ABSTRACT This research examines the rationale behind the institutionalized pilgrimage process of the Methodist Church Ghana (a phenomenon, dubbed Sacred Site Visitation in this research), and its relationship with the renewal program of the Church. The study was approached from an interdisciplinary perspective, namely, theological, church historical and anthropological perspectives to demonstrate how sacred site visitation affects renewal. Victor Turner’s theory of Communitas constituted the theoretical foundation of the study. The theory perceives sacred site visitation as a liminal phenomenon, characterized by Communitas, a situation which offers opportunities for ‘pilgrims’ to enjoy a fresh kind of social existence of harmony, filial bond and freedom in their spiritual quest. Adopting a qualitative approach to data management, interview schedules, focus group discussions were employed to elicit views, beliefs, and insights from the Church’s clergy and the laity about the Church’s practice of sacred site visitation. Three prayer centres of the Methodist Church, Ghana, were used for case study with purposive samples of the laity, youth and senior hierarchy constituting the respondents. Two viewpoints emerged from the study. On one hand, sacred site visitation is a means of spiritual renewal in the Methodist Church Ghana for the following reasons: providing church members with the opportunity to enhance their prayer lives; satisfying physical, spiritual and emotional needs. It also helps the Church to construct a firm and non-negotiable image of the Wesleyan tradition. On the other hand, it emerged that renewal in the Church goes beyond sacred site visitation, fasting or praying to a holistic development of Church members. Whereas the Church hierarchy was associated with the latter viewpoint, the laity held on to the former viewpoint. A remarkable finding was that the laity’s perspectives on certain sacred site visitation practices ran contrary to the Church hierarchy’s perspectives. The recommendations from the research were two-fold: for academia and the Methodist Church Ghana. For academia, it is recommended that there should evolve a discipline, Hierotopy or Hierotopical Studies under the Humanities which transcends the methodological and terminological limitations imposed by traditional humanistic disciplines. For the Church, various steps should be made to streamline sacred site visitation to meet the qualitative growth of the members of the church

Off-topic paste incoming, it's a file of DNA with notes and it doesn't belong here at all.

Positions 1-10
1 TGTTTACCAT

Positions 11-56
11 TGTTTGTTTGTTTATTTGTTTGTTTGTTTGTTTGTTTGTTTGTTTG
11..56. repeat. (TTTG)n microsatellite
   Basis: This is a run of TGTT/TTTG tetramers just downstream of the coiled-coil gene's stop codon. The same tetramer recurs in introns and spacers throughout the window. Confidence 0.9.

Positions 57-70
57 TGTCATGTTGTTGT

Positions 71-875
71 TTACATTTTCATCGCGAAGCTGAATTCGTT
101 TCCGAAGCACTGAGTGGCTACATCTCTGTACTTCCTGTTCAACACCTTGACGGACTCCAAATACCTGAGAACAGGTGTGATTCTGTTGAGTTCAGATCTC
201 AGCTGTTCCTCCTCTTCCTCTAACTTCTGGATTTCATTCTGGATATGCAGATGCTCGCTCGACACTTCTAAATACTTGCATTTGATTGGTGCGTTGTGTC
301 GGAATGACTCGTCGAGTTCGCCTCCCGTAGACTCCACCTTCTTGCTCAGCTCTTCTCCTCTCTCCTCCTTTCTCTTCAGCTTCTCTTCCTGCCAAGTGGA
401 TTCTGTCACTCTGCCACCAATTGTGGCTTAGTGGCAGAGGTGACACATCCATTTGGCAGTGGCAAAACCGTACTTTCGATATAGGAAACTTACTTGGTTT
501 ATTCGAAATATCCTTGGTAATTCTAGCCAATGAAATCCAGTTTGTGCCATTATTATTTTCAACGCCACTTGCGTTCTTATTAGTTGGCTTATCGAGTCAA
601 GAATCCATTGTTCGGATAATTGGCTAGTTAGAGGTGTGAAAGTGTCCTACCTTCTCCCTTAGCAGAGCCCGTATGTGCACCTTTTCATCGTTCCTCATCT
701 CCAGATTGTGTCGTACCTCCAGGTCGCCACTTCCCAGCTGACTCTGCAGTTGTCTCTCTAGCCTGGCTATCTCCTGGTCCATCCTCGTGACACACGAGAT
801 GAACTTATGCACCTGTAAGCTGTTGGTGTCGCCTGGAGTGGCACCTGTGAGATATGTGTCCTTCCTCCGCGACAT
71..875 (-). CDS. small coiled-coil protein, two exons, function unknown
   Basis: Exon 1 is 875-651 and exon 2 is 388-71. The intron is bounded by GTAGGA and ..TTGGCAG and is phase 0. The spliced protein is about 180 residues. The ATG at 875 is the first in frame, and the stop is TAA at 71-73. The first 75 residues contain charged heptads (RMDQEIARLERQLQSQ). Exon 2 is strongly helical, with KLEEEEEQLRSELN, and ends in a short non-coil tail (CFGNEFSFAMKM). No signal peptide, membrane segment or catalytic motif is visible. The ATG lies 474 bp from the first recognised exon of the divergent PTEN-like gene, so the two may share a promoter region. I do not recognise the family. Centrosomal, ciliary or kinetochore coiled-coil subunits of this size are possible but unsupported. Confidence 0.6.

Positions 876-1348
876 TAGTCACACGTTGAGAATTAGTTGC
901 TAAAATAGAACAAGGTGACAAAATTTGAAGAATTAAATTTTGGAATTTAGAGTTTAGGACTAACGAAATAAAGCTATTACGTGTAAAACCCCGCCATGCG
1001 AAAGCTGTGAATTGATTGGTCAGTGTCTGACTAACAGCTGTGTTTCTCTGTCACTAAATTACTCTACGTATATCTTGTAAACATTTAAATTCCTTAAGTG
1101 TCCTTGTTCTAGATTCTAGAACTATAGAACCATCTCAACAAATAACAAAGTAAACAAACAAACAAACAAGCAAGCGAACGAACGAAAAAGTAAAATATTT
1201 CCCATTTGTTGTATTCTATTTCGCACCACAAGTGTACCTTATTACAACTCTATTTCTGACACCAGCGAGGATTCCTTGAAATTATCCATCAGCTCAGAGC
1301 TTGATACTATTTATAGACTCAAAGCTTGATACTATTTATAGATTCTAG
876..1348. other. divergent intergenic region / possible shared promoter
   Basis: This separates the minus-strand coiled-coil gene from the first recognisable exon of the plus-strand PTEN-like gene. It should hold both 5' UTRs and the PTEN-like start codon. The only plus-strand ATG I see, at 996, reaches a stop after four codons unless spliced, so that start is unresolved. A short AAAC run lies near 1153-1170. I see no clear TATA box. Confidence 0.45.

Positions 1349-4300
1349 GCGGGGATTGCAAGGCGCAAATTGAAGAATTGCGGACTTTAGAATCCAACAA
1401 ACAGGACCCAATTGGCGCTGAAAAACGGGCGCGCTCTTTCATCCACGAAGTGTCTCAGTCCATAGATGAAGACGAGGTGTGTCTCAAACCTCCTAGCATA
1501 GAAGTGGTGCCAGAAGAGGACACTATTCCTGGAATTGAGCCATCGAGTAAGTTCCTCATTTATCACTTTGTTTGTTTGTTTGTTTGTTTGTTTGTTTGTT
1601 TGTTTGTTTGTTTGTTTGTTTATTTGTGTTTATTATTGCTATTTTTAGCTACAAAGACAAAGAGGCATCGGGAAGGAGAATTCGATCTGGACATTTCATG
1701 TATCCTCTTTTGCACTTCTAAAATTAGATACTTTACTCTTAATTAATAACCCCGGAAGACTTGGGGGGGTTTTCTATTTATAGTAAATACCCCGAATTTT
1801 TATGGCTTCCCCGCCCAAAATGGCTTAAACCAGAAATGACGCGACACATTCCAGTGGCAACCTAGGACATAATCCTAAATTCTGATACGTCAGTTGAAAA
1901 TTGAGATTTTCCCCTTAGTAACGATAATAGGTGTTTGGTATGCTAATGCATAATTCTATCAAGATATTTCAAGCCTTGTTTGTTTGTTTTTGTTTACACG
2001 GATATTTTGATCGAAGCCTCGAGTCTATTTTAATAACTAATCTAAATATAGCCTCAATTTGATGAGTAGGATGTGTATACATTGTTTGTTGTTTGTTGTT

YALLEY, D (2021). Sacred Site Visitation And The Renewal Programme Of The Methodist Church Ghana. Afribary. Retrieved from https://afribary.com/works/sacred-site-visitation-and-the-renewal-programme-of-the-methodist-church-ghana
YALLEY, DORIS "Sacred Site Visitation And The Renewal Programme Of The Methodist Church Ghana" Afribary. Afribary, 12 Apr. 2021, https://afribary.com/works/sacred-site-visitation-and-the-renewal-programme-of-the-methodist-church-ghana. Accessed 02 Oct. 2023.
YALLEY, DORIS . "Sacred Site Visitation And The Renewal Programme Of The Methodist Church Ghana". Afribary, Afribary, 12 Apr. 2021. Web. 02 Oct. 2023. < https://afribary.com/works/sacred-site-visitation-and-the-renewal-programme-of-the-methodist-church-ghana >.
YALLEY, DORIS . "Sacred Site Visitation And The Renewal Programme Of The Methodist Church Ghana" Afribary (2021). Accessed October 02, 2023. https://afribary.com/works/sacred-site-visitation-and-the-renewal-programme-of-the-methodist-church-ghana